reCAPTCHA is a free service offered by Google that helps do some of the work of identifying spam for you before the spam ever reaches your inbox! All you need is a Google account to set it up.
Allow me to share how my own journey with reCAPTCHA started this morning: (Hint: If you try to add the reCAPTCHA field to one of your forms, you’ll be guided to the right place.)
- Pick a form, any form
- Click “Edit Form”
- Select “Fields” from the tabs menu.
- Select “reCAPTCHA”
You’ll be directed by pop up to set up reCAPTCHA.
- Click the link in the pop up to navigate to your WPForms settings page in WordPress.
- Or just navigate to the WPForms settings page directly
Generating reCAPTCHA Keys in Google
Once you are on the WPForms settings page…
- Select “reCAPTCHA from the tabs menu at the top.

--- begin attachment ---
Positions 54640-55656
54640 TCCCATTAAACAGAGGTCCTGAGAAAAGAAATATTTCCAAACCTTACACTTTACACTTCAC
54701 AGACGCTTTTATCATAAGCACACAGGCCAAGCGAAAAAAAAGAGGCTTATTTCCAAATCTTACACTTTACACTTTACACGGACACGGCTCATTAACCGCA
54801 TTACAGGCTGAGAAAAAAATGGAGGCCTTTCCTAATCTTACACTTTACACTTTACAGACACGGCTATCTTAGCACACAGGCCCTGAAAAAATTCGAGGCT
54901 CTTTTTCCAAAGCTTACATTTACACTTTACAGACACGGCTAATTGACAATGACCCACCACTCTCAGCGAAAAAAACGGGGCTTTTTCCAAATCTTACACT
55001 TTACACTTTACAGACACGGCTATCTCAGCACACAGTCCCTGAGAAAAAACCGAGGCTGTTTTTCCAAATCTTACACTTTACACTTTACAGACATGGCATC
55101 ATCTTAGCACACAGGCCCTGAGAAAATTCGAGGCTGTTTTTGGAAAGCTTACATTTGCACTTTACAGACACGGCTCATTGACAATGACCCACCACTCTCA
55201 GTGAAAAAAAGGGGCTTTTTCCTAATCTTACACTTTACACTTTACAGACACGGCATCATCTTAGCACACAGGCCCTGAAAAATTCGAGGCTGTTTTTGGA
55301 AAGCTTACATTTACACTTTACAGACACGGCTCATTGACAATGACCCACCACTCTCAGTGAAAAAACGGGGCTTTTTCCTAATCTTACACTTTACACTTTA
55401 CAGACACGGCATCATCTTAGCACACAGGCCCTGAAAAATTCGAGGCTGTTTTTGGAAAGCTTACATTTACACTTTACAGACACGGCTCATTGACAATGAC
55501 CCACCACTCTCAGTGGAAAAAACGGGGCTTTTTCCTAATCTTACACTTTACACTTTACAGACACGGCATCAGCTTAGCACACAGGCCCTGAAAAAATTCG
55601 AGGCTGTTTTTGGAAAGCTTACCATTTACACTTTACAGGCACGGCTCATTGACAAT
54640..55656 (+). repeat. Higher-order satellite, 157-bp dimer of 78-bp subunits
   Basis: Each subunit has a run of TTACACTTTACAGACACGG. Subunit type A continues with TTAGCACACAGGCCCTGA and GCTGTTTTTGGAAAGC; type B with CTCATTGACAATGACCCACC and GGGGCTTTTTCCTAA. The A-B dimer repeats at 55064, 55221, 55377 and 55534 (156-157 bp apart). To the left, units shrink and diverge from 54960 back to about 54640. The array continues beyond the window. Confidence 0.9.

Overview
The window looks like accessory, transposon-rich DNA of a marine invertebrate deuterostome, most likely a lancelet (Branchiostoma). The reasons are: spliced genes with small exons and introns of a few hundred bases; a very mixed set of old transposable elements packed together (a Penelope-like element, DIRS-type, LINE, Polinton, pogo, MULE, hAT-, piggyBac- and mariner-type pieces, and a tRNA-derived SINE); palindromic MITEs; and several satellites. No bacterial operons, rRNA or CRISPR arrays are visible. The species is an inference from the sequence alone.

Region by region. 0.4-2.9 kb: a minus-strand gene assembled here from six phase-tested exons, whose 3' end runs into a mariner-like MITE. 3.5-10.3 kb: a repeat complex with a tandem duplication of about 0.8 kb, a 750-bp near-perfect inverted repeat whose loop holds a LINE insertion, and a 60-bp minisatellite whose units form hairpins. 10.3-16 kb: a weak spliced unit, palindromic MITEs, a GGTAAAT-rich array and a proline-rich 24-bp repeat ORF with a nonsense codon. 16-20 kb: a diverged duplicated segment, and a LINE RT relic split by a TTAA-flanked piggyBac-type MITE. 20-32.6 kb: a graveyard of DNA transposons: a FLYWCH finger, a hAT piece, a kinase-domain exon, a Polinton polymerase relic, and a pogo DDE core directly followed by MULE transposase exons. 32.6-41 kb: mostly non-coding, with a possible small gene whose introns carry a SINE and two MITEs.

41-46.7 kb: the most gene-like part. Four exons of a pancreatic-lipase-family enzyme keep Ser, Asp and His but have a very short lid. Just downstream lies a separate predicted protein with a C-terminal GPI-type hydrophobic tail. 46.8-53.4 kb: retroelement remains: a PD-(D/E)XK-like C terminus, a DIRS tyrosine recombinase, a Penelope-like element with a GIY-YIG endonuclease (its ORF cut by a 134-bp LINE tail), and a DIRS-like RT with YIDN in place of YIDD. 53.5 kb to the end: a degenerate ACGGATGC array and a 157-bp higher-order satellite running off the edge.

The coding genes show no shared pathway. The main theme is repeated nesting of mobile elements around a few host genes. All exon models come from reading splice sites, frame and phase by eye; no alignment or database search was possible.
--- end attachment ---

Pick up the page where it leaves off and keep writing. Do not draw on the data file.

- Click Read our walkthrough, which will take you to the reCAPTCHA documentation and instructions page provided by WPForms. It offers very detailed instructions which will be handy if you need them, but for now, let’s stay focused and find this section of the documentation and click the link to register reCAPTCHA.
You will now be whisked away to Google’s reCAPTCHA landing page, where you will …
- Find the blue “Admin Console” button and click it.
- Register and receive keys to your reCAPTCHA.
A Few Important Notes About Registering reCAPTCHA
- If you don’t already have a Google account, you’ll need to set one up.
- You have three options when selecting your reCAPTCHA. Two are invisible, one is not.
- Each reCAPTCHA type requires a different set of keys, so if you later decide to switch types you will need to generate a new set of keys.
Once you complete the reCAPTCHA registration…
You will immediately receive two keys: a site key and a secret key. These will appear on your screen when you finish registration.
- Copy the site and secret keys
- Return to the WPForms settings reCAPTCHA page and enter both keys in the corresponding fields.
- Go back to your form and click the reCAPTCHA button to enter the field.
Save your form!
Test your form to be sure it is working.
If you get stuck, refer to the WPForms documentation. (links available throughout this presentation for your convenience)